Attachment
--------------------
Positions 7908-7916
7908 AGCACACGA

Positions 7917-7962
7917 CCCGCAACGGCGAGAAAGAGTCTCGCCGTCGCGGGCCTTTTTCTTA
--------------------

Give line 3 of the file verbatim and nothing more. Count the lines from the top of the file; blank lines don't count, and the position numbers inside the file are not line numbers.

Positions 7917-7962